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Whip them out ladies, lets see who's got the biggest

...ad buys that is.
I noticed no one had posted all week since Eapen's ongoing blogfeud with toolbag.
I have not been really following much of what's gone on in the world since i've been back: my time has been taken up by family concerns and my clients.
Not surprisingly, Ive become a lot more aware of what's going on around Missouri.

Last week, two republicans went on the air statewide, and in KC the action is heating up as well.
First - Col. Jack Jackson, the front runner for State Auditor, launched a slick spot touting his management capabilities and leadership. Although I wouldn't mind seeing Sen. John Loudon (who, when Im back in St. Louis, is my State Senator) win the nod (I think Montee would wipe the floor with Loudon), Jackson's tactical advantage will put him over the top 8 days from now. This is a textbook case of using campaign media well; In a crowded primary, Jackson doesn't acknowledge his other candidates, and seizes the metaphorical high ground. It wasn't carpetbombing, but it established a presence, and now, everyone has to answer him, which, John Loudon just did - the first TV spot I've seen of his, also positive, just aired in the prime time slot on KSDK in St. Louis.

In KC, finally some of the races are turning ugly. Regular readers of the KC Buzz Blog know how boring this year has been - with the clock ticking, things appear to be boiling over. Now, camps have been made, lines in the sand drawn, and candidates are finally starting to speak their minds about where they stand in an effort to differentiate themselves from each other.
Who says a lil negativity is all that's ailing the body politic?

In contrast to Jackson's ads, Sen. Jim Talent is flooding the market with a massive TV and radio buy. Well, the pros:
-He can afford it. With over 7 million raised according to his last quarterly finance report, released last week, dwarfed State Auditor Claire McCaskill's impressive 2.75 million.
-He needs it. High fundraising and early media reinforce the things that make incumbents so hard to beat, which is legitimacy in the voter's eye, and the race has been neck and neck. You can expect a 2-4 point bounce on the next tracking poll from WSJ. They currently have Talent up, but inside the margin of error.
The cons:
-He needs it. If he weren't vulnerable, this would be his ad: It's free, and it would get repeated ad nauseum until Claire could answer him effectively, first of all - a press conference - he'd get up behind a big podium in his Senate office, with the US Senate seal and big American flags behind him and say "Claire McCaskill is the wrong person to serve Missouri in the US Senate. She's done nothing but critique the highly popular and highly necessary work I've done on behalf of missourians, and have done since my days in the Missouri house. Let her present a coherent platform, let her get up and defend it. Missouri is the Show Me State, Claire, if you want my seat, Show the voters of Missouri a plan. "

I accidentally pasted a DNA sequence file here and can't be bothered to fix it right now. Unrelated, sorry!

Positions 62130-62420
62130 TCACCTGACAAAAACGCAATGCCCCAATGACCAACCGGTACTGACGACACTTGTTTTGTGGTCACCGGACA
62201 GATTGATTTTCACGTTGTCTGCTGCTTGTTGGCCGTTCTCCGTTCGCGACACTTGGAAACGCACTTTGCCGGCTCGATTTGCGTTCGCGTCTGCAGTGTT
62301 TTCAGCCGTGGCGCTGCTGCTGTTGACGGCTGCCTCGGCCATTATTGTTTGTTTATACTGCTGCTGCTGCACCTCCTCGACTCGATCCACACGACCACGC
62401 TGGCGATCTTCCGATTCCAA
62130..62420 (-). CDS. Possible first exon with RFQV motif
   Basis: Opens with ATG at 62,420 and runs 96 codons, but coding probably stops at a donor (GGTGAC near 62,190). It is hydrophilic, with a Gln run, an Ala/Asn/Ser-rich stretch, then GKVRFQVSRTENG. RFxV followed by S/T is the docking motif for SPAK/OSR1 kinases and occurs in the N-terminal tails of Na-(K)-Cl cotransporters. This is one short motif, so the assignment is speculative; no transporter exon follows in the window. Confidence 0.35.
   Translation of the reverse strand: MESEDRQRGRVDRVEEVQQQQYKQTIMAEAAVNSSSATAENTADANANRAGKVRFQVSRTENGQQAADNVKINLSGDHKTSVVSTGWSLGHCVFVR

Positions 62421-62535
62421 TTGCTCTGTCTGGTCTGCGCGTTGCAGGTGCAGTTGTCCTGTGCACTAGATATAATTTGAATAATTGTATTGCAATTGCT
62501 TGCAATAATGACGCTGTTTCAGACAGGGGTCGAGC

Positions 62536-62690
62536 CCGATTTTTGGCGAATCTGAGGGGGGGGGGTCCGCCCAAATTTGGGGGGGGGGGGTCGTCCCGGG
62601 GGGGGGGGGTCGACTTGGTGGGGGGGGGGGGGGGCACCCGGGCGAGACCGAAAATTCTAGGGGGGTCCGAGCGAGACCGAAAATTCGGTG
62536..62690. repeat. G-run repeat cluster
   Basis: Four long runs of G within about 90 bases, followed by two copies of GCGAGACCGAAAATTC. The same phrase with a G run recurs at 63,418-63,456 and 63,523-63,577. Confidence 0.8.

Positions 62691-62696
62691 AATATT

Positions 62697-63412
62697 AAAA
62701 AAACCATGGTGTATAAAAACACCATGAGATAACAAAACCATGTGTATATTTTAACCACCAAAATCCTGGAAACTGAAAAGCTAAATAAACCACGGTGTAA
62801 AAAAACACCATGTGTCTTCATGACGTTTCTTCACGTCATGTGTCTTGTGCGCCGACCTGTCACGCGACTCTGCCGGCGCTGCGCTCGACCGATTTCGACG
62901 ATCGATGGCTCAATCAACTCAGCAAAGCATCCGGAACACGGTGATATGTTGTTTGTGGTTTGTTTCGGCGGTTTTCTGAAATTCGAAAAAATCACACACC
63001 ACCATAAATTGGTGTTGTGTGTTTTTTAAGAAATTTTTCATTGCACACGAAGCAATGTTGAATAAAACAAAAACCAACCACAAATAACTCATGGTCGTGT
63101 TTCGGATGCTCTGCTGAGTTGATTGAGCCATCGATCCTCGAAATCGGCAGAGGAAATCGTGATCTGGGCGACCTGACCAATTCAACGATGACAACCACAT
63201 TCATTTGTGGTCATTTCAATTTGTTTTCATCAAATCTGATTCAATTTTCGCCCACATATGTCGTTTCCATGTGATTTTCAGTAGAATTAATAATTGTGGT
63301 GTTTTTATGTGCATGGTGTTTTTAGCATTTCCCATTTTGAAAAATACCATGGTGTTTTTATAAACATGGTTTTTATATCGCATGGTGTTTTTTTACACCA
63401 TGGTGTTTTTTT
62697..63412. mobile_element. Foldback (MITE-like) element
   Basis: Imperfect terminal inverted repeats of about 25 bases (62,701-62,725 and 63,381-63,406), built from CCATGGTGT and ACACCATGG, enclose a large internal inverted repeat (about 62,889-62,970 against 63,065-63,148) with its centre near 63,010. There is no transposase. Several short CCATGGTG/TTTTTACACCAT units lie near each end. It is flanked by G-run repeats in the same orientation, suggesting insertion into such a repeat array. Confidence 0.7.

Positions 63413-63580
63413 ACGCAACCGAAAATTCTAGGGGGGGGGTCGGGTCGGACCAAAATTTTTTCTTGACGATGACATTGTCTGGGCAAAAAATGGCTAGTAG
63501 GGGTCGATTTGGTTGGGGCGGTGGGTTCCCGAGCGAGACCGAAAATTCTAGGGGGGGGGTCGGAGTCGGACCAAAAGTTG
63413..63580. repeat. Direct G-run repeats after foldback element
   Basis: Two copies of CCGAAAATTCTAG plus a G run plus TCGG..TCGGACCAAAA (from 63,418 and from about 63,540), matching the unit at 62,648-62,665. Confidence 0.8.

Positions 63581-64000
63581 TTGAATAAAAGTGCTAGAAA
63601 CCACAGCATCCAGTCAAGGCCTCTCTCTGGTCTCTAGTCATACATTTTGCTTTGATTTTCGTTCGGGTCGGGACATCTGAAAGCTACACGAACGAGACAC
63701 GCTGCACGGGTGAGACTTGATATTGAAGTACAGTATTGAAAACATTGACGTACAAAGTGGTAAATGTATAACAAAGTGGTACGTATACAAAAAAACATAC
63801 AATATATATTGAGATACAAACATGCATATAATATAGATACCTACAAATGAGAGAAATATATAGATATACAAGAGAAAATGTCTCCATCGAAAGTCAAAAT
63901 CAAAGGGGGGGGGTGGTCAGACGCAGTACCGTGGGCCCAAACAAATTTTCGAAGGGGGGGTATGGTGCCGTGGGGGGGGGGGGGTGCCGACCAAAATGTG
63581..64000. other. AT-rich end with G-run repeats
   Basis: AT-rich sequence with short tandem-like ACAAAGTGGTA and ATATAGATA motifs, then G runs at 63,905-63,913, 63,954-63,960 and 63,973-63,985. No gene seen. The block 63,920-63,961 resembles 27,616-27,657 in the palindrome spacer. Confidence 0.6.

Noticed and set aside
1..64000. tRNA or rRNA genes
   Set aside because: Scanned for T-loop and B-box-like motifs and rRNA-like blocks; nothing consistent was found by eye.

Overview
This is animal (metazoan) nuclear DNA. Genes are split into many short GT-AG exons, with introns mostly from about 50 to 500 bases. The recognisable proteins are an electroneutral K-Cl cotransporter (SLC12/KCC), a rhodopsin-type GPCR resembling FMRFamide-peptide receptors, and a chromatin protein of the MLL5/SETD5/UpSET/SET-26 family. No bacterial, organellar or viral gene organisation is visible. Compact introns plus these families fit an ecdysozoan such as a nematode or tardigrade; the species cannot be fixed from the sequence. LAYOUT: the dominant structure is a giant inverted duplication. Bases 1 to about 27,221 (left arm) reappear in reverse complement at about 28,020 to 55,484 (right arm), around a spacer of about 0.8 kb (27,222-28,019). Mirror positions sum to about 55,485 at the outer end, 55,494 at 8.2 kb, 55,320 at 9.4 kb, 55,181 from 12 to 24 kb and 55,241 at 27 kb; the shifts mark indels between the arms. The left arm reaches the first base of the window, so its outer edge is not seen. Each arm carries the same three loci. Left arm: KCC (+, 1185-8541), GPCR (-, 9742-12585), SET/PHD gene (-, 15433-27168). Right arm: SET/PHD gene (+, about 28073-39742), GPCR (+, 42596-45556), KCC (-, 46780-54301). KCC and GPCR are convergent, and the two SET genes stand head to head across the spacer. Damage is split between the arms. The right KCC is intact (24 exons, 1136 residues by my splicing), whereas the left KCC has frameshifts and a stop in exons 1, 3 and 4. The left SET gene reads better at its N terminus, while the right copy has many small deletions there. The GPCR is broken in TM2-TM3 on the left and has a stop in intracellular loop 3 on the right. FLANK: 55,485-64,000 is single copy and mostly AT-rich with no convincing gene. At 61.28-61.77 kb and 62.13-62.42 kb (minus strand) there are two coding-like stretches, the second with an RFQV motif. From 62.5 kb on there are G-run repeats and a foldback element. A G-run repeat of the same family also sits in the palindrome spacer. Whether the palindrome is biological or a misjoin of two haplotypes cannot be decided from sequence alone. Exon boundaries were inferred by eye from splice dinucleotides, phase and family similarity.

Claire just doesn't need to go up just yet. She is wildly popular among democrats and well known among likely voters because she just ran a statewide campaign.
-He's pandering. This morning I watched in disbelief as he released a new spot that Talent released - it runs something like this. An articulate and attractive black woman starts "I had been a democrat all my life..." and then goes on to explain that she's voting Talent because he wrote the Sickle Cell Treatment bill. Not to belittle the effect that Sickle Cell Anemia has on black america, where it is infinitely more prevalent than other populations in this country, but cmon. A pasty, nerdy white law professor from Chesterfield, who happens to be a Republican footsoldier, a champion of black interests?
It's part of the overall ad strategy, which is "Uniter, not Divider" or, if you prefer, "A good guy, he just happens to be Republican, but don't worry, not like those crazies ruining the country."
It's a bit weak - he's voted with the administration 91% of the time he's been in the Senate.

My point with using campaign media, as with all things in a PR campaign, is to do so carefully.

Two things. First, Talent's voting record with Bush was as high as 99 percent until Claire announced and since then he has voted with the President in the mid-80 percent of the time to lower that number. Second, Claire is up on TV in Springfield, and itnerestingly enough neither Talent nor McCaskill mentions their party int heir primary ad.

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